NROTC Midshipmen Attend Motivating Ship Naming Ceremony

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Article by MIDN 1/C Huynh, Photo by SECNAV public affairs staff


Ten midshipmen had the amazing opportunity to attend the naming ceremony of the US Navy’s newest fleet replenishment oilers, T-AO 209 and 210. This service, held in the Boston Public Library, showcased the social reforms which have come to the US Navy under Ray Mabus’ direction. The Secretary of the Navy has named this newest class of oilers the John Lewis-class, after the civil rights activist Rep. John Lewis, and has declared that he would name all subsequent ships after those who fight for human rights. Notably, Secretary Mabus named T-AO 206 “USNS Harvey Milk,” after the LGBTQ rights activist who was assassinated while in political office.

The moving ceremony started off with the presentation of colors and national anthem by the USS Constitution staff. Secretary Mabus then rose and addressed the audience, commenting on the fact that all of the sailors from the USS Constitution staff — both men and women — were wearing the same uniform. Females in the military, he pointed out, were routinely separated from the rest of their comrades in both duties and uniform. But it is clear that he will not stand for this type of inequality in today’s Navy. He told the audience, “you weren’t looking at male sailors or female sailors. You were looking at sailors, and that’s the way it ought to be.”

The SECNAV announced the names for the two newest oilers, which further highlighted his dedication to gender equality and civil rights in the Navy. He named the new oilers the USNS Lucy Stone and the USNS Sojourner Truth, after historic female civil rights leaders.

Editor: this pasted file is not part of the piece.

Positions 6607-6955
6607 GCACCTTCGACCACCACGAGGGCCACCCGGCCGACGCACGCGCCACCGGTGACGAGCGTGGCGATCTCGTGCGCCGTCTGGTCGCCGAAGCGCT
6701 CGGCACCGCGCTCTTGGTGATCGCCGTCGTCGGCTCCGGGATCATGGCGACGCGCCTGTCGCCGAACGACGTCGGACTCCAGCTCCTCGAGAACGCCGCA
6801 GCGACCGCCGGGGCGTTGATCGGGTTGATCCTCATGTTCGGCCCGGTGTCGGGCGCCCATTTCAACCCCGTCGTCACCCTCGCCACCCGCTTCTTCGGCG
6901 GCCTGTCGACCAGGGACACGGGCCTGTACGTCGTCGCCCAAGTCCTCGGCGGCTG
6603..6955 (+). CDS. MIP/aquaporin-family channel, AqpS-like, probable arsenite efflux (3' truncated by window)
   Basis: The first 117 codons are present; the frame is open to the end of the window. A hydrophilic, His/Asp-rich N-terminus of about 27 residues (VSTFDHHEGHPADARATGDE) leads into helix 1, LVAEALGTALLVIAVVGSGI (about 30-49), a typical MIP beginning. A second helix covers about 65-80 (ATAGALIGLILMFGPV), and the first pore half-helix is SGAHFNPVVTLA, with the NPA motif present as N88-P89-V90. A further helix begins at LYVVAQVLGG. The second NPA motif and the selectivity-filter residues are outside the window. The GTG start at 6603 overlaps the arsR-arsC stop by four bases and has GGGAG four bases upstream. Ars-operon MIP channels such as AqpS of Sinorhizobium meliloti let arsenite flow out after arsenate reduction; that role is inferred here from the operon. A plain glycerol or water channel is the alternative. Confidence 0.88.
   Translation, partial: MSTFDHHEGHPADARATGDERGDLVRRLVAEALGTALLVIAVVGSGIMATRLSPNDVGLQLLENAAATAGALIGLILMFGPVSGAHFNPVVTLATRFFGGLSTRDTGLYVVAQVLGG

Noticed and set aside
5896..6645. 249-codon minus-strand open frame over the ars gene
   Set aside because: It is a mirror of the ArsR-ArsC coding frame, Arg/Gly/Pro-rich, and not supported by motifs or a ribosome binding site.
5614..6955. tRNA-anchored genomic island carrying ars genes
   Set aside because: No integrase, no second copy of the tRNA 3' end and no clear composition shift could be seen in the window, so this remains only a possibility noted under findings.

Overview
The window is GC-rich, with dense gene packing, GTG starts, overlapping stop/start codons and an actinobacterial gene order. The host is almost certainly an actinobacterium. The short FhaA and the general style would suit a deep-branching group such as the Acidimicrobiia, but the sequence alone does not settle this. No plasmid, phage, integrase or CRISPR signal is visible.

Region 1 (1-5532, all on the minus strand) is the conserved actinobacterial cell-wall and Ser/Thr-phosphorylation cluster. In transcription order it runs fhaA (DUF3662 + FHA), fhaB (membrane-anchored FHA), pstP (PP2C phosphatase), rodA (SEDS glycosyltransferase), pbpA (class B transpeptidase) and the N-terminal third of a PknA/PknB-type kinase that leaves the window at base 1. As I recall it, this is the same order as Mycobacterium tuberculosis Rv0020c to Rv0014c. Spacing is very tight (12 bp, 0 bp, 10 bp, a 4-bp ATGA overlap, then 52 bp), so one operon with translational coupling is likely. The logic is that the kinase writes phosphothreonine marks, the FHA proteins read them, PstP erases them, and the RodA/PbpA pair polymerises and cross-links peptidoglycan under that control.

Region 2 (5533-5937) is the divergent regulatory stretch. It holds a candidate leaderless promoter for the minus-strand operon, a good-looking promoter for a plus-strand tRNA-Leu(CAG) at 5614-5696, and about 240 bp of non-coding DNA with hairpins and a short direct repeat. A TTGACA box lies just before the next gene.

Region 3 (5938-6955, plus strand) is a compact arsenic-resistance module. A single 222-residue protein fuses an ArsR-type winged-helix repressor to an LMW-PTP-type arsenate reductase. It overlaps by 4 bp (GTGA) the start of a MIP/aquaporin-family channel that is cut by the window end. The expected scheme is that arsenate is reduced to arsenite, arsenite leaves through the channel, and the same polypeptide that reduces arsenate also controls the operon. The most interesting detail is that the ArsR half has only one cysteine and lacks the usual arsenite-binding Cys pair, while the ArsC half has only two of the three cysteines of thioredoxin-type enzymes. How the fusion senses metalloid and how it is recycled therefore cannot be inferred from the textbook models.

Lucy Stone was a vocal advocate for women’s rights and the first woman to earn a college degree in Massachusetts. A strong, driven woman, Lucy Stone famously decided to keep her own name after marriage, which was nearly unheard of in the 17th century, and vocally pushed for legislation to abolish slavery and to promote women’s rights and suffrage.

Sojourner Truth was a black woman born into slavery in 1797. Originally born Isabella Baumfree, she changed her name to Sojourner Truth after her escape to freedom, and became an extraordinarily outspoken human rights advocate, known for her speech “Ain’t I A Woman.” She became the first black woman to win a lawsuit against a white man after she sued for custody of her son, who had been sold to a different master after she fled to freedom.

Secretary Mabus also announced the sponsors for the two newest ships during the naming ceremony. For the USNS Lucy Stone, he chose Supreme Court Justice Ruth Bader Ginsburg, and for the USNS Sojourner Truth, he chose Marian Wright Edelman, the founder and president of the Children’s Defense Fund.

Ms. Wright attended the ceremony, and spoke on the importance of women’s rights and civil rights activism. She read a quote from Sojourner Truth, which is inscribed on a pendant she wears around her neck: “If women want any rights more than they’ve got, why don’t they just take them and not be talking about it?” Wright exhorted the gathered crowd to take these words seriously, saying that “these are our marching orders.”

After closing remarks by SECNAV, and the reveal of the USNS Sojourner Truth and USNS Lucy Stone, the ceremony was over. The Midshipmen in attendance had the opportunity to talk with some of the former military members in the audience, and then snagged a photo with the Secretary himself (shown above).

The BU-MIT Midshipmen left the ceremony with pride in the tenets which their uniforms represent. MIDN 2/C Henzer of Tufts University commented that “hearing the SECNAV’s explanation of why these ships were receiving these names was extremely important in terms of acknowledging the ideals we fight for, especially given that these women were leaders outside of a military context.” Of course, he also admitted, “getting to see the SECNAV himself was an amazing opportunity, and we all left feeling much more motivated about the service.”